According to Alessandro Nuvolari (348), collective invention refers to a situation where a firm shares its technological know-how with its competitors. Firms share information on concept and functioning of new technologies freely with one another. It was first noted in iron industry of Cleveland in the United Kingdom. Iron producers had new innovations in the industry and they freely disclosed information on performance and construction of new blast furnaces they had installed (Alessandro 348).
In addition, the information was not protected to allow the competing firms to utilize it wholly. Alessandro (349) noted that sharing these insights resulted to increased blast temperature and height of the furnaces. As a result, production costs and consumption of fuel decreased.
The major similarity between collective invention and heroic individual invention is that both provided important source of innovations during the early stages of industrialization. Historians emphasize that early stages of industrialization were characterized by individual contributions, commonly referred to as “heroic age” (Alessandro 347).
The main feature of heroic age was individual contribution towards technological development. However, during the early stages of industrialization competing firms shared information freely, for example, the iron producers’ case. Therefore, both collective and heroic individual inventions contributed to technological advances in early phases of industrialization.
Use of patent system to protect individual inventors in heroic individual inventions differentiates it from collective inventions (Alessandro 349). For example, in Britain, inventive activities are rewarded, therefore a legal system has been set up to protect the rights of inventors.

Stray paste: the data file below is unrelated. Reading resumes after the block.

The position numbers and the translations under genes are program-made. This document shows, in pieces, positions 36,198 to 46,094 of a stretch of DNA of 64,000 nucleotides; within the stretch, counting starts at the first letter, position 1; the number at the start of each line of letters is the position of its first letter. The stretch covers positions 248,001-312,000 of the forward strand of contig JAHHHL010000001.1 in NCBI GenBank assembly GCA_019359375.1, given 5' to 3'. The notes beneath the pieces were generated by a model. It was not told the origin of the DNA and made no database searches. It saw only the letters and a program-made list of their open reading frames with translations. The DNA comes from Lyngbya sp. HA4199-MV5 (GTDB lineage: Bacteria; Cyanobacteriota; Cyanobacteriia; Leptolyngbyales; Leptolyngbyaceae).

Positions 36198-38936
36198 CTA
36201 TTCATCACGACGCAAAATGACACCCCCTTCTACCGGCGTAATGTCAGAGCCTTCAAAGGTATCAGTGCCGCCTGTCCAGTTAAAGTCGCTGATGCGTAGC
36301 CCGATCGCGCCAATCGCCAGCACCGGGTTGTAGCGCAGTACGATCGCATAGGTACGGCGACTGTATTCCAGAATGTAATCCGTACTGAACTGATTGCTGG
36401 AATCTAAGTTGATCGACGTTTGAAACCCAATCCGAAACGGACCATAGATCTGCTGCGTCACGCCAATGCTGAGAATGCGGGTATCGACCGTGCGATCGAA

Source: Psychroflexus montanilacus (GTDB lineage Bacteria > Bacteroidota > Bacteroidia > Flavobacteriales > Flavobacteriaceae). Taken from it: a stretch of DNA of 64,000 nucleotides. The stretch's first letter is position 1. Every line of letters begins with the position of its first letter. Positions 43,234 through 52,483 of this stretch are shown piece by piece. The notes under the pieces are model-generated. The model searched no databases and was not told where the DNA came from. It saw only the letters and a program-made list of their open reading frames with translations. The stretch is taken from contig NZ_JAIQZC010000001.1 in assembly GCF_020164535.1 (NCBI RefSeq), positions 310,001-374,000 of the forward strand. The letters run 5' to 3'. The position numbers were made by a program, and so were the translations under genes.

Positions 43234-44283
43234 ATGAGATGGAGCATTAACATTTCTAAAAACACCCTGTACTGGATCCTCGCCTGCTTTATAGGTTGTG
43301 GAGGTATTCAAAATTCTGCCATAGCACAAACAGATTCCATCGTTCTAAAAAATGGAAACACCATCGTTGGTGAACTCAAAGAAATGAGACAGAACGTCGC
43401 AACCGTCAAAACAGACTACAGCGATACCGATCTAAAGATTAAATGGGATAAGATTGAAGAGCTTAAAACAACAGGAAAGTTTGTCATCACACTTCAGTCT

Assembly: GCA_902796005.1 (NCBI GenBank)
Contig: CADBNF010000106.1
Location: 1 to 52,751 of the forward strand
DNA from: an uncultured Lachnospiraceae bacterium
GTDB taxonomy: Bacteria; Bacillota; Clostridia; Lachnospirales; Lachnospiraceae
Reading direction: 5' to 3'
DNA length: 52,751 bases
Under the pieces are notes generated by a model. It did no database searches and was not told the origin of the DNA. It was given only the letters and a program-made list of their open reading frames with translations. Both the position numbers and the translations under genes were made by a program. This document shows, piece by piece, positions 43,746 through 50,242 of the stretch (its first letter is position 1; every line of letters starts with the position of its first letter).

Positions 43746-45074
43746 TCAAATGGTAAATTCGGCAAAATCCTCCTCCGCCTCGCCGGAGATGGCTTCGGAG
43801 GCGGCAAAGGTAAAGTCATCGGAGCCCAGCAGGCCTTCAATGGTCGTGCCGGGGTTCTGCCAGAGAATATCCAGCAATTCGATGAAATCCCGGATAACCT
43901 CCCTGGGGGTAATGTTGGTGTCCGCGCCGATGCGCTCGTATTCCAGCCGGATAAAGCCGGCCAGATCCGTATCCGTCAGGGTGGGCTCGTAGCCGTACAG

Use of patent system is associated with economical gain, which has resulted to increased individual inventors. In addition, Alessandro (350) stated that patents protect information and it is sold to firms by individual inventors, for instance, the case of American glass industry (351).
On contrary, in collective invention, the information is freely shared and it is not protected by patents. An example of collective invention is the case study of Cornish mining district. After discovery of steam power, publications were made on features, operating processes and performance of each engine. As a result, competing companies adopted practice and created a competitive environment (Alessandro, 354).
According to Alessandro, incremental invention is subjecting new technology to a process of improvements to acquire its full economic and technical potential (347). Collective and incremental inventions are related and interdependent processes. For example, mining activities at Cornish district were affected by flooding.
Steam power was utilized to mine drainage effectively. After numerous technical experiments, the steam pumping engine was developed to address the problem. In addition, the full potential of the steam power was realized (Alessandro 352). The above process is an illustration of the incremental improvements during industrial revolution.
The final results were freely shared to other competing companies: a characteristic of collective invention. Alessandro (359) notes that the practice of steam power was adopted by other competitors and the process of incremental improvement continued. Additional invention favors collective invention and supports technology sharing (Alessandro 360).
Alessandro argues that collective and incremental inventions contributed more in early stages of industrial revolution compared to own inventions (361). The incremental improvement originates from users and producers of a technological idea.
Alessandro, Nuvolari. “Collective invention during the British Industrial Revolution: the case of the Cornish pumping engine.” Cambridge Journal of Economics 28.3 (2004): 347-363. Print.